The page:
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I've been playing for a while now and have a fairly stable base. Plenty of natural gas from multiple geysers, some excess hydrogen from Oxygen generation and three oil geysers. I've got to the surface and started scanning space with a view to sending out some rockets at some point. However, when incoming meteorites trigger my bunker doors to close, there's a power spike and things start shutting down.

I currently have 6 natural gas generators, 3 petroleum generators and 1 hydrogen generator (as well as a load of solar panels). All are well stocked with resources and controlled by smart batteries so they only run when needed.

My layout is to have all my generators and batteries on a main circuit of heavy-watt wire then whenever there's something to be powered, I place a power transformer (or large depending on requirements) and attach things to that normal-wire circuit until the 1kW limit.

However, I've just read this: https://forums.kleientertainment.com/forums/topic/93455-electricity-tutorial

I tried to follow some of the instructions and ended up with a few normal-wire circuits off of power transformers, essentially running four times as much stuff from the one transformer. However, I don't know why this is better or if I'm saving power doing it. The latest one I set up, I guess there's too much on the circuit because the batteries can't charge fast enough so some stuff doesn't run all the time.

I'm just a bit clueless when it comes to this level of power management. I'd love to know how to set things up more efficiently so I can save power and avoid spikes on the circuit which end up shutting things down.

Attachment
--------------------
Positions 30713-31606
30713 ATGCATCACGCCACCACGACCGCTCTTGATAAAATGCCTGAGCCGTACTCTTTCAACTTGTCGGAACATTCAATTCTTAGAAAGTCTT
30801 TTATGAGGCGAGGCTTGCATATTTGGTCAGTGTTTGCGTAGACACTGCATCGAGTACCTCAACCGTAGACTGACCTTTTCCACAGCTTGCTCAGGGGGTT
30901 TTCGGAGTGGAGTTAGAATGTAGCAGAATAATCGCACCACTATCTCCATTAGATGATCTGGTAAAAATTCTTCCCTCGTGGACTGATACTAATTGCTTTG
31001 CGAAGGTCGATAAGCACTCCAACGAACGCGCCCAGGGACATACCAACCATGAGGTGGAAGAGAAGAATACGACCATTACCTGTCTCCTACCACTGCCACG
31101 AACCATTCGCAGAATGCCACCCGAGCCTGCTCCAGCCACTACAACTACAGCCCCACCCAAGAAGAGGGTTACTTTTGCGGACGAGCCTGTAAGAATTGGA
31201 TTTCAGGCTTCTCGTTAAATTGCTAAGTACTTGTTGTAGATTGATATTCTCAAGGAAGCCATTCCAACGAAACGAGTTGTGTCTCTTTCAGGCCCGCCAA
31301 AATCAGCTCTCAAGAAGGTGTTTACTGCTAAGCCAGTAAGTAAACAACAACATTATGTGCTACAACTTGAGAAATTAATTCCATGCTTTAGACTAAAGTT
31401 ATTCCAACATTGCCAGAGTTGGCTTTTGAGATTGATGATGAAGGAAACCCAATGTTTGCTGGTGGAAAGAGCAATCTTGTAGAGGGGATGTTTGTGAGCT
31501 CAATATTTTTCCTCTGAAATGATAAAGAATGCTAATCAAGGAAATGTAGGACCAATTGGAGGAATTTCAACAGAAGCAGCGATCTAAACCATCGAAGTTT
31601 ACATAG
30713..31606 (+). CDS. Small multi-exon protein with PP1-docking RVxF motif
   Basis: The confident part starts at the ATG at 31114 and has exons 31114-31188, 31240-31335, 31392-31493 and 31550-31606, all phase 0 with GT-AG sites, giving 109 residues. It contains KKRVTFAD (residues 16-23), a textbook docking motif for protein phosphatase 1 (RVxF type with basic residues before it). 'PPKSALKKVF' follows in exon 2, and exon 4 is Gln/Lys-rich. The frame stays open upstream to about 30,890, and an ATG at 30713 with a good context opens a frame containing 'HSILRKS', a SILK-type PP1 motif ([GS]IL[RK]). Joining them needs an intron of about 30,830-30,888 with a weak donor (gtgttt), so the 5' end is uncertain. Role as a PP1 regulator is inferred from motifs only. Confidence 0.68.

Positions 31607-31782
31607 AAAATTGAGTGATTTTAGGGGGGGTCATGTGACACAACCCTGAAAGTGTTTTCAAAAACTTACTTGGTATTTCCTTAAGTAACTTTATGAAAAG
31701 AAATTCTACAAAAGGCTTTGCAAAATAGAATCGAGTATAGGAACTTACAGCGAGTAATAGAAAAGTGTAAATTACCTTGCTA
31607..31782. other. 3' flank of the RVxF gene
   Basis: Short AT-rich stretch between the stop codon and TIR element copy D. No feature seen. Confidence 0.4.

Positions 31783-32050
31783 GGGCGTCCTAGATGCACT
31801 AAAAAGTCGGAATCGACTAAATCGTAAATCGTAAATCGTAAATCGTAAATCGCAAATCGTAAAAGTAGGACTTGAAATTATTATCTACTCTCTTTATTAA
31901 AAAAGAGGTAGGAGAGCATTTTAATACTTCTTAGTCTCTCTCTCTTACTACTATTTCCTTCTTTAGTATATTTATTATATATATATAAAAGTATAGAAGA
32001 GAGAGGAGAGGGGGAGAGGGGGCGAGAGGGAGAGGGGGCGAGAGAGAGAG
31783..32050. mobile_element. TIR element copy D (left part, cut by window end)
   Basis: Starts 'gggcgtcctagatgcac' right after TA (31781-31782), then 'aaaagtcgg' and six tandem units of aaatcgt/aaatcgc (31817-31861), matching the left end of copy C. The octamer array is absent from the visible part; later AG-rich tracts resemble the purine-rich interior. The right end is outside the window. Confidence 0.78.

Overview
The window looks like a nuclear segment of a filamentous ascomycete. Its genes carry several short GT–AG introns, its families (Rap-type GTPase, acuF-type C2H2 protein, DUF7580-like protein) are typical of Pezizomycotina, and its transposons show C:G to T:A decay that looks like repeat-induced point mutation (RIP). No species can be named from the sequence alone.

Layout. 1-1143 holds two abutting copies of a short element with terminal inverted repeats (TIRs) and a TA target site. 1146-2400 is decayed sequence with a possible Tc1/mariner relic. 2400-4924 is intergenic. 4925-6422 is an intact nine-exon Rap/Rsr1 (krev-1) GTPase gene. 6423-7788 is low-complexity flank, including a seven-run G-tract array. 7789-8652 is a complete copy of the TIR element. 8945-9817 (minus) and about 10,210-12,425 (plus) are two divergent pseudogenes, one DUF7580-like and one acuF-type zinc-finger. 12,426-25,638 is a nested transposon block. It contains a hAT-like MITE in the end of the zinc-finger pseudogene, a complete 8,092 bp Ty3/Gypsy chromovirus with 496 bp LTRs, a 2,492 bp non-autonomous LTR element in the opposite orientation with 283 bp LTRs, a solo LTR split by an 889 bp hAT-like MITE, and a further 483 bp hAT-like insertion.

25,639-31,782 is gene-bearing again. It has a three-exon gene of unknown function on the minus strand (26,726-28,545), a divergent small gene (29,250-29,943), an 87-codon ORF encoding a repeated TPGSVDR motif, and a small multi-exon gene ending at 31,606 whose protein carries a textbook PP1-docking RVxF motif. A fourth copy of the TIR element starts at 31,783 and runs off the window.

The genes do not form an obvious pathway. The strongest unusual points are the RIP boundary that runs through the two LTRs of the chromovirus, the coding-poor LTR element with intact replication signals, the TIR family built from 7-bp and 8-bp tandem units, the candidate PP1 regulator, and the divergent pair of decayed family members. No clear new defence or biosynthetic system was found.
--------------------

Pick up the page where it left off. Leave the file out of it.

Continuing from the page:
If anyone can help explain things to me in a way that makes sense and makes it clear what the benefits of certain layouts are, it would be greatly appreciated.

Thank you!

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Seems like the bunker doors are causing a problem but it`s weird. With 3 petrol gens and 6 nat gas gens you should have enough power to handle that. Unless you got the whole surface covered with doors. In this case make sue you only use the ones that need to open (for rockets and solar panels) nd leave the rest closed. The ones for rokets could be left closed as well until you are ready to launch one.

With that much power production i`m not sure what can drain so much of it on regular that batteries aren`t chargning fully. If you could post a screenshot of your base shwoing most power hungry stuff like aquatuners or transit tubes it would be helpful.

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4 hours ago, demmeister said:

I tried to follow some of the instructions and ended up with a few normal-wire circuits off of power transformers, essentially running four times as much stuff from the one transformer. However, I don't know why this is better or if I'm saving power doing it.

None of that nonsense is ever needed. You can easily exceed the limit of a wire just by realizing that not everything on it will necessarily run at the same time. So you can have 3-4 kW worth of machines on a 1kW wire as long as you don't consume all that at the same time.

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On 2/27/2021 at 8:32 AM, demmeister said: